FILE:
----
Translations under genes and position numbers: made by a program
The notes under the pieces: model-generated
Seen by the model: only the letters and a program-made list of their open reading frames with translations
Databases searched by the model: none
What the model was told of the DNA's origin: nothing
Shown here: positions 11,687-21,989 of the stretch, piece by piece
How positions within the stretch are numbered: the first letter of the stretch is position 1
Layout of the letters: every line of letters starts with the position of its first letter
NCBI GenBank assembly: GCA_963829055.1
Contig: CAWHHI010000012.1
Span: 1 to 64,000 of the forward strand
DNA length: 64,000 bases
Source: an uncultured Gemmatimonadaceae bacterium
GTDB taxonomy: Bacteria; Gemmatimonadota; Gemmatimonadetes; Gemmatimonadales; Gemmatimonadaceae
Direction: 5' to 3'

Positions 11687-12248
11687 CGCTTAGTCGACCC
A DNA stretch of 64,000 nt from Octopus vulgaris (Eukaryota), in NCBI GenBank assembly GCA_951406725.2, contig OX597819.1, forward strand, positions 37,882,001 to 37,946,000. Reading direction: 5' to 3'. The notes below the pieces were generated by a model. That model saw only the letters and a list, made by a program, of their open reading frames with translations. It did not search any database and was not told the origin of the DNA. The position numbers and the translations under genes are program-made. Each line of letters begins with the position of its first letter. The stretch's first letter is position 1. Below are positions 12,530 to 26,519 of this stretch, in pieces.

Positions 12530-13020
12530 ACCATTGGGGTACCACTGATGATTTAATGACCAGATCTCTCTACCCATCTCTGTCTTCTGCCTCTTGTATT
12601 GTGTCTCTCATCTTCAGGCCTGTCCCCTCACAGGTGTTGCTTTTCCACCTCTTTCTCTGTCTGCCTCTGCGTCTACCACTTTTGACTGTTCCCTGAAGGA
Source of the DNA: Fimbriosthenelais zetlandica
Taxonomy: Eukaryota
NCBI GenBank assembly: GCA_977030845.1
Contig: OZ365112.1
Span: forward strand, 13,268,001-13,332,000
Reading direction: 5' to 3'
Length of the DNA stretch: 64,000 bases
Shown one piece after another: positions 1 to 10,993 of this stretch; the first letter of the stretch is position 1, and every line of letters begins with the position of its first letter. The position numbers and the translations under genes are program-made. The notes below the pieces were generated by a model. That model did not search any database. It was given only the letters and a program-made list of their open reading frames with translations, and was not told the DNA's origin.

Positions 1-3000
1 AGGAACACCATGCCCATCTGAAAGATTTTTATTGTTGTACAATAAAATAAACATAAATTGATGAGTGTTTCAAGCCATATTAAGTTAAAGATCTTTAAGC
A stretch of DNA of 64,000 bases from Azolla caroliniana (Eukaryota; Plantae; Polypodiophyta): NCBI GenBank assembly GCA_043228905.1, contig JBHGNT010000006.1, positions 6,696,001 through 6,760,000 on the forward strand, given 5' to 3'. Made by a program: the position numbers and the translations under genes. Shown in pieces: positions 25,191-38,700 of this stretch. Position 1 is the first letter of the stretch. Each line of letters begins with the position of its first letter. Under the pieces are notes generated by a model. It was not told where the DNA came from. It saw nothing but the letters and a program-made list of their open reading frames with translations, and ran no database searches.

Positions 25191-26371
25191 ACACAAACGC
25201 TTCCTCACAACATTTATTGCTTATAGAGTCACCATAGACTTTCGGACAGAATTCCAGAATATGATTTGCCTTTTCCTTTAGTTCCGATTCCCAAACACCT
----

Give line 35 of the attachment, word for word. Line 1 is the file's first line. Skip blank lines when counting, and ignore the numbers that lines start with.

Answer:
25201 TTCCTCACAACATTTATTGCTTATAGAGTCACCATAGACTTTCGGACAGAATTCCAGAATATGATTTGCCTTTTCCTTTAGTTCCGATTCCCAAACACCT